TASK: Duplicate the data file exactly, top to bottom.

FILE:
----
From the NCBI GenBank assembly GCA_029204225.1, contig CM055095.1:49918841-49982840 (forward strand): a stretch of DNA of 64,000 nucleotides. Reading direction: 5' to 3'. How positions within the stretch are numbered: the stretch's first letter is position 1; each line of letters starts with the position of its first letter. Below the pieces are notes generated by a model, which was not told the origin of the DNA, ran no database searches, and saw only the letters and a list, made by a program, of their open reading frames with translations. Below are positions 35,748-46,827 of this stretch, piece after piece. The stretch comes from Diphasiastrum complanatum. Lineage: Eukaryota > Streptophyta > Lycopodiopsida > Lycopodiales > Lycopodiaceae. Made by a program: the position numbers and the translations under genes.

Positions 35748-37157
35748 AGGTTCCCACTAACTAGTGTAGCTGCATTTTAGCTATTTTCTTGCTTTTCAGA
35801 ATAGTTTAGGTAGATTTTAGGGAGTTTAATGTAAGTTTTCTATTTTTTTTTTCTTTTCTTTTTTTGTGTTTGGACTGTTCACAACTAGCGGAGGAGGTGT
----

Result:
From the NCBI GenBank assembly GCA_029204225.1, contig CM055095.1:49918841-49982840 (forward strand): a stretch of DNA of 64,000 nucleotides. Reading direction: 5' to 3'. How positions within the stretch are numbered: the stretch's first letter is position 1; each line of letters starts with the position of its first letter. Below the pieces are notes generated by a model, which was not told the origin of the DNA, ran no database searches, and saw only the letters and a list, made by a program, of their open reading frames with translations. Below are positions 35,748-46,827 of this stretch, piece after piece. The stretch comes from Diphasiastrum complanatum. Lineage: Eukaryota > Streptophyta > Lycopodiopsida > Lycopodiales > Lycopodiaceae. Made by a program: the position numbers and the translations under genes.

Positions 35748-37157
35748 AGGTTCCCACTAACTAGTGTAGCTGCATTTTAGCTATTTTCTTGCTTTTCAGA
35801 ATAGTTTAGGTAGATTTTAGGGAGTTTAATGTAAGTTTTCTATTTTTTTTTTCTTTTCTTTTTTTGTGTTTGGACTGTTCACAACTAGCGGAGGAGGTGT